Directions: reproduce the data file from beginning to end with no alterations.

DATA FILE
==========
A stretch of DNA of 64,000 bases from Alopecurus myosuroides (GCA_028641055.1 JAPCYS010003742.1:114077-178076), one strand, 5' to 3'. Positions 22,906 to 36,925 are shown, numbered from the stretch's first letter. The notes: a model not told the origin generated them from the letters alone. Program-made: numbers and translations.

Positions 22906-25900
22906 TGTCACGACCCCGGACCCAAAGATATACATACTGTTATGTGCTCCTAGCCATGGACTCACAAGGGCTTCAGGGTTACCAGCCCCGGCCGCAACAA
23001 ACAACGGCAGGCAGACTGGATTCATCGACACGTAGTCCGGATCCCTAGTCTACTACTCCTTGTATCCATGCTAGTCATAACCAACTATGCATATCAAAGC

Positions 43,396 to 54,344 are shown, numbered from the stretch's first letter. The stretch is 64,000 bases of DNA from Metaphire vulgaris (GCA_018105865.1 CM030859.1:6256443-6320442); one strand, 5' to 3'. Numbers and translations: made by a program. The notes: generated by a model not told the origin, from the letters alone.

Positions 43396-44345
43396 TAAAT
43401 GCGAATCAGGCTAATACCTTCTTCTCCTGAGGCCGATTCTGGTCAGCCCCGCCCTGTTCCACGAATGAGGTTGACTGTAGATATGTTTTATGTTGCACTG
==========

A stretch of DNA of 64,000 bases from Alopecurus myosuroides (GCA_028641055.1 JAPCYS010003742.1:114077-178076), one strand, 5' to 3'. Positions 22,906 to 36,925 are shown, numbered from the stretch's first letter. The notes: a model not told the origin generated them from the letters alone. Program-made: numbers and translations.

Positions 22906-25900
22906 TGTCACGACCCCGGACCCAAAGATATACATACTGTTATGTGCTCCTAGCCATGGACTCACAAGGGCTTCAGGGTTACCAGCCCCGGCCGCAACAA
23001 ACAACGGCAGGCAGACTGGATTCATCGACACGTAGTCCGGATCCCTAGTCTACTACTCCTTGTATCCATGCTAGTCATAACCAACTATGCATATCAAAGC

Positions 43,396 to 54,344 are shown, numbered from the stretch's first letter. The stretch is 64,000 bases of DNA from Metaphire vulgaris (GCA_018105865.1 CM030859.1:6256443-6320442); one strand, 5' to 3'. Numbers and translations: made by a program. The notes: generated by a model not told the origin, from the letters alone.

Positions 43396-44345
43396 TAAAT
43401 GCGAATCAGGCTAATACCTTCTTCTCCTGAGGCCGATTCTGGTCAGCCCCGCCCTGTTCCACGAATGAGGTTGACTGTAGATATGTTTTATGTTGCACTG